That is not the only compelling reason for investing in a Ulip. Just as a well chosen tax planning fund can offer you complete financial planning, a good Ulip can be your one-stop financial plan, offering everything from tax planning to life insurance to long-term wealth creation and liquidity. You get Section 80C tax benefits on the premium paid. The insurance cover is five, 10 or 20 times the premium amount. You also have the freedom to decide how much of your corpus should be exposed to equities.

  Buying a Ulip? Find out...

The fees charged by different insurers

Insurers levy mortality, administrative and premium allocation charges in varying combinations 

How many switches in a year are free

Most insurers allow up to 3-4 switches between different options in a year without levying any fee
How many top-ups allowed and the charge

Insurers usually allow additional investments of up to 25% of the premium in a year

If you can increase life cover

Some insurers allow this by increasing the deduction from the premium that goes into providing life cover

If you can remain invested after maturity

Compulsory redemption at maturity can be costly if the market is down. Opt for a plan that allows flexibility

Vivek Khanna, director (marketing) of Aviva India, says Ulips also offer flexibility to investors. They can switch from the equity option to a balanced plan or even a debt option depending on which way the markets are headed. Unlike mutual funds, insurance companies allow up to 3-4 free switches in a year. What’s more, Ulips are also tax efficient. Since Ulips are insurance plans, there is no tax on the profits made from switching even if the investment is for less than one year.

In equity funds, any profit made from switching out of a fund within one year is taxed at 10%. In debt funds, it is worse. The profit is clubbed with your income for the year and taxed at the applicable slab rate. Assuming that an investor makes a 10% profit by switching his entire corpus from equity to debt once in two years and then reverting to equities, he would significantly boost his corpus size over 15-20 years. In any case, it is a good learning ground for investors who like to tinker with their investments every now and then.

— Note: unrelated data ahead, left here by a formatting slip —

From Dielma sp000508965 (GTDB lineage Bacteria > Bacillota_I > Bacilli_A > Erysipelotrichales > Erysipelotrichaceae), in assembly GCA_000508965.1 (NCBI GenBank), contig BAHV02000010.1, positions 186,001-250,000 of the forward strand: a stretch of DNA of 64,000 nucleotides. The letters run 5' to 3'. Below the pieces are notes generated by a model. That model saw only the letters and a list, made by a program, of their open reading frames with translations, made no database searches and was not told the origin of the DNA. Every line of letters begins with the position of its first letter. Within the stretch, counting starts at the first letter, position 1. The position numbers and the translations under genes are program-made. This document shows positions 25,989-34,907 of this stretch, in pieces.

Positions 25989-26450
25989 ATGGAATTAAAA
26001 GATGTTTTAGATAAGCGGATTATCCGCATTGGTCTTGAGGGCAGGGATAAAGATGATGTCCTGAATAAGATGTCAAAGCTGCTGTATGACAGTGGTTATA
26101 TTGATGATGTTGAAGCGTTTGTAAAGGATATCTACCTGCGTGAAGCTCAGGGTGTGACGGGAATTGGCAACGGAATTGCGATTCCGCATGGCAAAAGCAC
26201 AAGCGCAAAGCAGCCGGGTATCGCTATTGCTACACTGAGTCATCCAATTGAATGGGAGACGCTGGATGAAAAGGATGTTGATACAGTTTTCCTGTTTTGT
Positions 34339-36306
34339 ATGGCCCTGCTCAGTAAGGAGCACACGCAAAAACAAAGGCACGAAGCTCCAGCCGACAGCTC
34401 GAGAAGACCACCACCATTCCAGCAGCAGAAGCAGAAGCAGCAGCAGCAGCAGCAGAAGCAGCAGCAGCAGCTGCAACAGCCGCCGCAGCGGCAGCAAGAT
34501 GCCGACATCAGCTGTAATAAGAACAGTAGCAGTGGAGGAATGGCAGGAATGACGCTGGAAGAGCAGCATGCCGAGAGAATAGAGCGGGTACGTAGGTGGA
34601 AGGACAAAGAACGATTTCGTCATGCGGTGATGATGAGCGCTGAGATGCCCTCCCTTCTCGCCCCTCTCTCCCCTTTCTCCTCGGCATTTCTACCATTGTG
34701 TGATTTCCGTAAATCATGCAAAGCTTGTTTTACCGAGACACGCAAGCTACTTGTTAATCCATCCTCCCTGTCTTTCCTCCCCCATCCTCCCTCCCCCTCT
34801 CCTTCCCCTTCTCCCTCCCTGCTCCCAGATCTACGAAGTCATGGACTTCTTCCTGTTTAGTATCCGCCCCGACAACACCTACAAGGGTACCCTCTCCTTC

“The free switches allow investors to see the impact of buying and selling without losing much. However, I do realise that over the long term, equities always outperform other asset classes and so will my Ulip,” says Murty.

So, what type of investors should go for Ulips? Says Pranav Mishra, vice-president (products), ICICI Prudential Life Insurance: “Though Ulips are good at all stages in life, they work best for the 25-40 age group because that gives the investment a good 15-25 years to grow.” There is an additional benefit—even at the end of the tenure you can remain invested in the fund, minus the life cover. This means you don’t have to necessarily exit if the market is at a low when the policy matures. Besides the maturity benefit is tax free under Section 10D. “Ulips are a good diversification tool because you can allocate funds to different options based on your risk appetite,” adds Dalmia.

A word of caution: Ulips work best in the long term, so commit to a premium that you can comfortably invest over the next 15-20 years. Often people make a large commitment and then exit the plan when they face difficulties in paying the premium after a few years.

Assured return schemes died a quiet death a few years ago. Market-linked investments are now the norm. This means investors must periodically review their investments.

Ulips demand that the investor has a minimum understanding of financial products and is conversant with the working of the capital markets. If you are a passive investor who does not track his investments regularly, avoid Ulips. Also, for short-term and mediumterm financial goals, mutual funds are more suitable.

But if you are seeking an investment that combines tax planning, insurance, good returns and disciplined investing, call your insurance agent right now.